Read about this and more in “When War Came to Campus,” a fascinating look at how America’s entry into World War II changed and challenged the lives of Rochester students and faculty.

5. The naval science building was literally built like a ship.

Opened in 1946 as a naval science building, Harkness Hall on the River Campus was laid out like a ship. It contained offices and classrooms, a naval library, a practice range, navigation instruments, and equipment used to teach naval tactics. ROTC students regularly held dances in the building.

6. The Meliora Madams stand for knowledge. Literally.

Commissioned in 1874 by Hiram Sibley, the four statues that stand between Meliora Hall and Rush Rhees library each represent a branch of knowledge. Eight statues originally made up the group. Hailing from Carrera, Italy, two were believed to have been damaged during the journey to Rochester—lost in the Hudson River or Erie Canal. The remaining six were installed in the niches of Sibley Hall on the original Prince Street campus. By 1968 when Sibley Hall was razed, one was too badly damaged to be salvaged. Four statues eventually came to the River campus and another—representing Commerce—made her way to Canada, and was returned in 2013 to join three of her sisters—Geography, Astronomy, and Science, which had been restored back in 1980 thanks to the generosity of the Class of 1954. Today, Commerce stands at the end of Dewey Hall, near the Simon School. (Logistically, because of the landscaping, it wasn’t possible to put her with her “sisters.”)

7. Flag rushing meant a pretty certain fate for freshmen.

The tradition of flag rushing began on campus in the late 19th century and lasted until 1964. Victory was declared by the freshman class if they captured the flag, which happened to be affixed atop a well-greased pole. Sophomores fiercely defended the flag (the use of rotten tomatoes was a common munition), and the attacking freshmen would rarely, if ever, win. Their fate? They had to wear their freshmen beanies until the end of the first semester and they were “required” to only use the tunnels (and not be seen above ground walking the Quad). But, the freshmen gained some useful knowledge of the tunnels along the way, something that served them well in the cold winter Rochester months when nary a person wanted to walk across the Quad anyway.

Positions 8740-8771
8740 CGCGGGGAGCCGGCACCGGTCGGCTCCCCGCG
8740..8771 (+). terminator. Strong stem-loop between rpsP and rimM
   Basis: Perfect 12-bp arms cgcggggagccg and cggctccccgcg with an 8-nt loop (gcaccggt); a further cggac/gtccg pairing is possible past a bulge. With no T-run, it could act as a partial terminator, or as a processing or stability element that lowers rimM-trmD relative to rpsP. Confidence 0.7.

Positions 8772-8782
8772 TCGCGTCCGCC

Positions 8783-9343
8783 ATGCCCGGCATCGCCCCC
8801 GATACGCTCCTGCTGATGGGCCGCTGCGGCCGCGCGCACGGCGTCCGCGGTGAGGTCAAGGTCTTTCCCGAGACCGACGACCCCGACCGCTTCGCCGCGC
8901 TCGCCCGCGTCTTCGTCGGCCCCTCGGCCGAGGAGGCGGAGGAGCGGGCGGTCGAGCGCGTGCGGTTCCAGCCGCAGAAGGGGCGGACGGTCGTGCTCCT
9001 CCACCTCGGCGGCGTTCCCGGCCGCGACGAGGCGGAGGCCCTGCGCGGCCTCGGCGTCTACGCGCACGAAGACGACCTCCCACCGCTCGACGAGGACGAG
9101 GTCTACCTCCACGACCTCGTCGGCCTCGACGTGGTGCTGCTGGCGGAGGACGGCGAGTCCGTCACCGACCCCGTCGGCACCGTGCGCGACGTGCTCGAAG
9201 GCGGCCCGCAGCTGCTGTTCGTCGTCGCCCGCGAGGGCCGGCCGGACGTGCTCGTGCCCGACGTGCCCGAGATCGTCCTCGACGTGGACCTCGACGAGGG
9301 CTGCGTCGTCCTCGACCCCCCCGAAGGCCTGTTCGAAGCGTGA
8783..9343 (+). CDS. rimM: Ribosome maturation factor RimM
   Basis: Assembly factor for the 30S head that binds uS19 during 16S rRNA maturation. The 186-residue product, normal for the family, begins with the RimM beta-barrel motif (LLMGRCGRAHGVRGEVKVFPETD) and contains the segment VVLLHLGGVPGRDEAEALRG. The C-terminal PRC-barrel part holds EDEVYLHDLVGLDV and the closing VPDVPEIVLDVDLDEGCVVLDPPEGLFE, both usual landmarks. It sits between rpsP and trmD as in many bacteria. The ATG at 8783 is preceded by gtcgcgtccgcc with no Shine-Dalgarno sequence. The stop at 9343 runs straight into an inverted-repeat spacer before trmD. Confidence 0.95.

More tunnel trivia

The tunnels were originally built for facility maintenance purposes. When they were opened to students at the start of the 1930 academic year, campus leadership didn’t think students would use the tunnels because the campus was so beautiful. But, by November of that year, the tunnels were full of students who wanted to escape the cold.

The tradition of painting the tunnels began in the late 1960s and today serves as a way for the campus community to express itself and communicate events and activities.

8. We hosted the “who’s who” of physics for many years.

No matter where today’s leading physicists of the world gather for the International Conference on High Energy Physics, many still refer to the gathering as the “Rochester Conference.” Founded by Robert Marshak, who was chair of the University’s physics department for 14 years starting in 1950, the Rochester Conference has long featured a “who’s who” of the physics world. From 1950 to 1957, and then again in 1960, the conference took place in Bausch & Lomb lecture hall 109 with the world’s top physicists such as Nobel Laureates Richard Feynman and Frank C.N. Yang. They even worked on the chalkboard that is still in this very room, which was renovated in 2015